2. I was hoping Sysprep might be a useful tool in this process, but the listed limitations state that Sysprep can only be used on clean installs, meaning that my group B image is not possible.  Again any pointers to make SysPrep work in my situations or other alternative tools that offer the “generalization” function that Sysprep provides would be appreciated.

      3. My plan is to experiment with removing the network support for this VM once Windows has activated to protect the Win 7 image.  Most of the internet access should be done via Firefox on the Ubuntu host image, removing the network on the VM will force this and protect me from being lazy.   While not an “air gap” situation, I am hoping this provides a considerable amount of added protection.  Comments?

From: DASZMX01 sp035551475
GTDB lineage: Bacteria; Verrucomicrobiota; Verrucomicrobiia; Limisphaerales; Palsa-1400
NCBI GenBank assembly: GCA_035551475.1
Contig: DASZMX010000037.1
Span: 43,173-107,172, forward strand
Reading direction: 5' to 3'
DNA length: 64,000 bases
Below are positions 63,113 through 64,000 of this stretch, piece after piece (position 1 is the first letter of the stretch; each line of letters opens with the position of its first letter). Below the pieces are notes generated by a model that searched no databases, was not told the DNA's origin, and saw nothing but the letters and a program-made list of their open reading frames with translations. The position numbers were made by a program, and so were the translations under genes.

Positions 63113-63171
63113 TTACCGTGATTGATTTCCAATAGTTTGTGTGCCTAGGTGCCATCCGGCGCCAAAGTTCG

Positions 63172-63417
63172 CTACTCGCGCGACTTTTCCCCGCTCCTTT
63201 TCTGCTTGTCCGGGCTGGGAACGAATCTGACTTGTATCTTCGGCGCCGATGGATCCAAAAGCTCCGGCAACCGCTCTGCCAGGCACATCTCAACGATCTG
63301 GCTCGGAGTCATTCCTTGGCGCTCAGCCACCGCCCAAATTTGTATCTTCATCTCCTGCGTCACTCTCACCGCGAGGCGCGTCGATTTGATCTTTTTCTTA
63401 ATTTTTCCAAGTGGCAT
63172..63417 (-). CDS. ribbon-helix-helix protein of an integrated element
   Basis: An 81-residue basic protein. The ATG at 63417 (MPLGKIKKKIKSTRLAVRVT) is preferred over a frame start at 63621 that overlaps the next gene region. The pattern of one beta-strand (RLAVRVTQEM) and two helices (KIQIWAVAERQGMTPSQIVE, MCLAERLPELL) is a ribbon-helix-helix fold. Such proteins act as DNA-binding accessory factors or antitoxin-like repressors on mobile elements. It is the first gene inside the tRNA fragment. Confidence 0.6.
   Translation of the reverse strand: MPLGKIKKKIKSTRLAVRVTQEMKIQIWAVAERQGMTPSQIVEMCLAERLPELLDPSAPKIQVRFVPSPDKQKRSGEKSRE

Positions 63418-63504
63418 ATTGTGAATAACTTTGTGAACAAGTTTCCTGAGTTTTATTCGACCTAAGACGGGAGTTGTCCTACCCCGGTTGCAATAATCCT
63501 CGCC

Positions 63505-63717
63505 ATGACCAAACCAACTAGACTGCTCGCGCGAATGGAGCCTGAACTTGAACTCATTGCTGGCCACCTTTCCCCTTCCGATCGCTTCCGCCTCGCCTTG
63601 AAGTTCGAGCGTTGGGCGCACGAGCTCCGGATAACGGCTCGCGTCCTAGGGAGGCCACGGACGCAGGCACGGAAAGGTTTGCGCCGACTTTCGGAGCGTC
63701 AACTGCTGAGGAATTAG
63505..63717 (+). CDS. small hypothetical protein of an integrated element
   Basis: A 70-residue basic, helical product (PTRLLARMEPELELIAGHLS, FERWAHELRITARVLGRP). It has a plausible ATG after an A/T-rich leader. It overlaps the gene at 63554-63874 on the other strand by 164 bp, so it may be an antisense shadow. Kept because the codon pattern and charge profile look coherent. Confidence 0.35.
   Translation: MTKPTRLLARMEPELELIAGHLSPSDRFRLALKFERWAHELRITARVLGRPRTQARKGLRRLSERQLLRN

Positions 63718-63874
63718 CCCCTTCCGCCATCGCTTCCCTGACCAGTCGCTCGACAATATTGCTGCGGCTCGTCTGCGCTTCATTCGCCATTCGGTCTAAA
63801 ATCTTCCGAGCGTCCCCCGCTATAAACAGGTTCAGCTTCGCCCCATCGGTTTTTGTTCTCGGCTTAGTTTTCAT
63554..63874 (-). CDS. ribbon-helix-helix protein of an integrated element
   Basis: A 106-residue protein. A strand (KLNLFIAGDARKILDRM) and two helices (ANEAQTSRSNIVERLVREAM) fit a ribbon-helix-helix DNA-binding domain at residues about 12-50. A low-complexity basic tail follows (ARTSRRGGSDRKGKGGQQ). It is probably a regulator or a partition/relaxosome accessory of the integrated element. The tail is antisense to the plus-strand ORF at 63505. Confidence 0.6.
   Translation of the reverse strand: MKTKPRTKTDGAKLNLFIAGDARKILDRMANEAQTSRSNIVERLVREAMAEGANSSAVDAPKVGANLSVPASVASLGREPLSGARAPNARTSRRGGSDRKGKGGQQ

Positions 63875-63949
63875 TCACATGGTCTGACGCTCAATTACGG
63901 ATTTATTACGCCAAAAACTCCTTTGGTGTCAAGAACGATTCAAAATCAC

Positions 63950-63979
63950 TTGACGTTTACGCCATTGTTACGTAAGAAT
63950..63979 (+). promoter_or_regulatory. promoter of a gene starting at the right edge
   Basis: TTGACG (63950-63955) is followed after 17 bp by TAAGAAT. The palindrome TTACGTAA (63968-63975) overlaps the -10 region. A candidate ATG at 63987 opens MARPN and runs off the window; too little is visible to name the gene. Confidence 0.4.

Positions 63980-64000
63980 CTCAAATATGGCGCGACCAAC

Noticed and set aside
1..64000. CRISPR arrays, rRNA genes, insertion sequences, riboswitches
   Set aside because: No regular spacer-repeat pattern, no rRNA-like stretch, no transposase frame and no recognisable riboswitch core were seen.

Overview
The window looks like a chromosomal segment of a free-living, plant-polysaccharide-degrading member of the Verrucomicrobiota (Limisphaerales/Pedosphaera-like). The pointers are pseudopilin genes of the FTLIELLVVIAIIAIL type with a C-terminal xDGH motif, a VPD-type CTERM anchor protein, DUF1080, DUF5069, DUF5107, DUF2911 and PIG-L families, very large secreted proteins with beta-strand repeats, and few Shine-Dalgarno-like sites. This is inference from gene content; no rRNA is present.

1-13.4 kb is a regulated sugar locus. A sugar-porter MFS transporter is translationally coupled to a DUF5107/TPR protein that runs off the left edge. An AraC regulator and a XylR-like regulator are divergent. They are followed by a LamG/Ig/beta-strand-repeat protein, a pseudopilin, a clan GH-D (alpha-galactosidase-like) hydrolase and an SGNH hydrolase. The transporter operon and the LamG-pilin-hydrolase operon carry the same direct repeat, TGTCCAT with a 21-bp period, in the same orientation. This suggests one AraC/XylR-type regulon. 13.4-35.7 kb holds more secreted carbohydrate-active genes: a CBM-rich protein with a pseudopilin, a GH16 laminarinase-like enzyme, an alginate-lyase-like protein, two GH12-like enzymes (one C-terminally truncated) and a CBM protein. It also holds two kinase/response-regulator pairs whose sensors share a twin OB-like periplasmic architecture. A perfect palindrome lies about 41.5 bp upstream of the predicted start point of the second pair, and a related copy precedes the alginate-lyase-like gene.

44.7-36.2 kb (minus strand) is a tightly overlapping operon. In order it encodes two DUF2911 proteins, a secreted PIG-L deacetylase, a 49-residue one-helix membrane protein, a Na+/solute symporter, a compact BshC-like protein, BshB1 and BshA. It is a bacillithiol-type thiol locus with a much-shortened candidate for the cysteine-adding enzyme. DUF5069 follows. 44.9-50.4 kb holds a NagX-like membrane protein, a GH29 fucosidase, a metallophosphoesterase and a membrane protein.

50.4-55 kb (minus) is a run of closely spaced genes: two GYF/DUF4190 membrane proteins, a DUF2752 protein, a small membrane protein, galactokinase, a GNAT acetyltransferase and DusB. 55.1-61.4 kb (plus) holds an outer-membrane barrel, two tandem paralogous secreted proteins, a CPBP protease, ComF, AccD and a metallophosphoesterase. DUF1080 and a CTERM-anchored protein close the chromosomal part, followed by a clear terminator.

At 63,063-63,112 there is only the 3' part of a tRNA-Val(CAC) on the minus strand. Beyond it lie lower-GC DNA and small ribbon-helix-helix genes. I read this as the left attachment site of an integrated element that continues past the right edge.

4. I need to be able to regularly backup and rebuild the VM.  If anything does infect the Win 7 VM, then my only recovery is to restore a backup.   Any pointers  here would be appreciated.

      5. Lastly, I am currently researching using  Xen, VirtualBox, or VMWare and any pointers on preferred choices of VM (and choices for VM hard disk formats) would be appreciated.   I’m most interested in avoiding problems and less concerned on performance as this Win 7 VM will just be for situations where I need an application that I can’t find a Ubuntu alternative.

      Thanks for any help, advice or pointers

    • #341795 Reply

      Rick Corbett

      1. I’d like “image” my current system and use that for my VM. I am currently a Group B updater and would prefer not to have to build a group B image from scratch. I do plan to abandon my existing Windows 7 system and hope to transfer my existing product key to the VM. Any suggestions and caveats here would be appreciated.